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Spread warmly forth, and seem to melt

Its slow way through the deadening night. She hears a woman's voice within,

Singing sweet words her childhood knew, And

years of misery and sin Furl off, and leave her heaven blue.

Her freezing heart, like one who sinks

Outwearied in the drifting snow,
Drowses to deadly sleep and thinks

No longer of its hopeless woe:
Old fields, and clear blue summer days,

Old meadows, green with grass and trees, That shimmer through the trembling haze

And whiten in the western breeze,

Old faces,—all the friendly past

Rises within her heart again,
And sunshine from her childhood cast

Makes summer of the icy rain.
Enhaloed by a mild, warm glow,

From all humanity apart,
She hears old footsteps wandering slow

Through the lone chambers of her heart.

Outside the porch before the door,

Her cheek upon the cold, hard stone, She lies, no longer foul and poor,

No longer dreary and alone. Next morning something heavily

Against the opening door did weigh, And there, from sin and sorrow free,

A woman on the threshold lay.

A smile upon the wan lips told

That she had found a calm release,
And that, from out the want and cold,
The
song

had borne her soul in peace.

For, whom the heart of man shuts out,

Sometimes the heart of God takes in, And fences them all round about

With silence mid the world's loud din;

And one of his great charities

Is Music, and it doth not scorn To close the lids

upon

the

eyes Of the polluted and forlorn ;

Far was she from her childhood's home,

Farther in guilt had wandered thence, Yet thither it had bid her come To die in maiden innocence.

1842.

MIDNIGHT.

The moon shines white and silent

On the mist, which, like a tide Of some enchanted ocean,

O’er the wide marsh doth glide, Spreading its ghost-like billows

Silently far and wide.

A vague and starry magic

Makes all things mysteries, And lures the earth's dumb spirit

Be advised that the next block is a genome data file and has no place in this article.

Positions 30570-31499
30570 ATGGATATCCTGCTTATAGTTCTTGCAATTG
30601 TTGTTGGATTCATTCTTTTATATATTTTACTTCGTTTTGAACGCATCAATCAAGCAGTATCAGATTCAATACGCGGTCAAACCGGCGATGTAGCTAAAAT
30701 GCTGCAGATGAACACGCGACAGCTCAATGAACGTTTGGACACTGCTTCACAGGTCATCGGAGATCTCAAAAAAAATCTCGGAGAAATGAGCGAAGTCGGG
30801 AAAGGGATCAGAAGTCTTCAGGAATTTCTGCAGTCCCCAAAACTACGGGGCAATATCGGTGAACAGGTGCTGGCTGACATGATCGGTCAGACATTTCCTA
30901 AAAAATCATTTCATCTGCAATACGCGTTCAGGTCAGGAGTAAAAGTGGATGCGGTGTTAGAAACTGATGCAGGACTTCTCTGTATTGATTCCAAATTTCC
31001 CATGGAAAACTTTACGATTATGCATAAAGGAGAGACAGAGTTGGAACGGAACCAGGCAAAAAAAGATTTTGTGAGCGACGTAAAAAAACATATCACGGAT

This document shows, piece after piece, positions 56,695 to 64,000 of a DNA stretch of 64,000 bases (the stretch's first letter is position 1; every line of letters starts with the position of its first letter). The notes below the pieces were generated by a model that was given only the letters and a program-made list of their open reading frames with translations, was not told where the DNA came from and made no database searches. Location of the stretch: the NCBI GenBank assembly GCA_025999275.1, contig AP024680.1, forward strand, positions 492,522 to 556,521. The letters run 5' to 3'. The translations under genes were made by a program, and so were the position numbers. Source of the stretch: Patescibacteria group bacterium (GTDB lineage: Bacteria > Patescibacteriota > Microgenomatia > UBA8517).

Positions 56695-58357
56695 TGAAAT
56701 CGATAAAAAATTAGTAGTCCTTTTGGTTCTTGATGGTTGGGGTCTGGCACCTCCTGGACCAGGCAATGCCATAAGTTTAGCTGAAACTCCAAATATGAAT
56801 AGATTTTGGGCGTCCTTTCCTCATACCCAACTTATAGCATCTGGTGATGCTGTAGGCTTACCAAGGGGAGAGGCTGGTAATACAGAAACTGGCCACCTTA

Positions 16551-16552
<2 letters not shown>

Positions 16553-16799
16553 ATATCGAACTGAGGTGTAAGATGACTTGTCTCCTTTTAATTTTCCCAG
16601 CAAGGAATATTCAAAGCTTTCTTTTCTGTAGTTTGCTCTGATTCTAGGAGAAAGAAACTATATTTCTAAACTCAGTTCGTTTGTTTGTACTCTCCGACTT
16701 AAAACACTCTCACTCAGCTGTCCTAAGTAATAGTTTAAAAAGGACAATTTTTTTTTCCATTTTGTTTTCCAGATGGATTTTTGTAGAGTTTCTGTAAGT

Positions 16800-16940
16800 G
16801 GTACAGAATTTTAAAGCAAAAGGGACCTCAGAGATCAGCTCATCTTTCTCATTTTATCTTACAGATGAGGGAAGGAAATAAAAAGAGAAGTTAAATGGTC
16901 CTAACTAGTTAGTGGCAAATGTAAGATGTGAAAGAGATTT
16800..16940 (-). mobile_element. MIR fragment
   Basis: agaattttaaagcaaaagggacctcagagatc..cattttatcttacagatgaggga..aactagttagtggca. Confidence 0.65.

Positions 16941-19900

Up to the longing skies,— I seem to hear dim whispers,

And tremulous replies.

The fireflies o'er the meadow

In pulses come and go; The elm-trees' heavy shadow

Weighs on the grass below; And faintly from the distance

The dreaming cock doth crow.

All things look strange and mystic,

The very bushes swell And take wild shapes and motions,

As if beneath a spell,They seem not the same lilacs

From childhood known so well.

The snow of deepest silence

O’er everything doth fall,

So beautiful and quiet,

And yet so like a pall, —
As if all life were ended,

And rest were come to all.

O, wild and wondrous midnight,

There is a might in thee
To make the charmed body

Almost like spirit be,
And give it some faint glimpses

of immortality! 1842.

A PRAYER.

God! do not let my loved-one die,

But rather wait until the time
That I am grown in purity

Enough to enter thy pure clime,
Then take me, I will gladly go;
So that my love remain below!
0, let her stay! She is by birth

What I through death must learn to be,
We need her more on our poor earth,

Than thou canst need in heaven with thee: She hath her wings already, I Must burst this earth-shell ere I fly. Then, God, take me! We shall be near,

More near than ever, each to each:
Her angel ears will find more clear

My heavenly than my earthly speech;
And still, as I draw nigh to thee,
Her soul and mine shall closer be.

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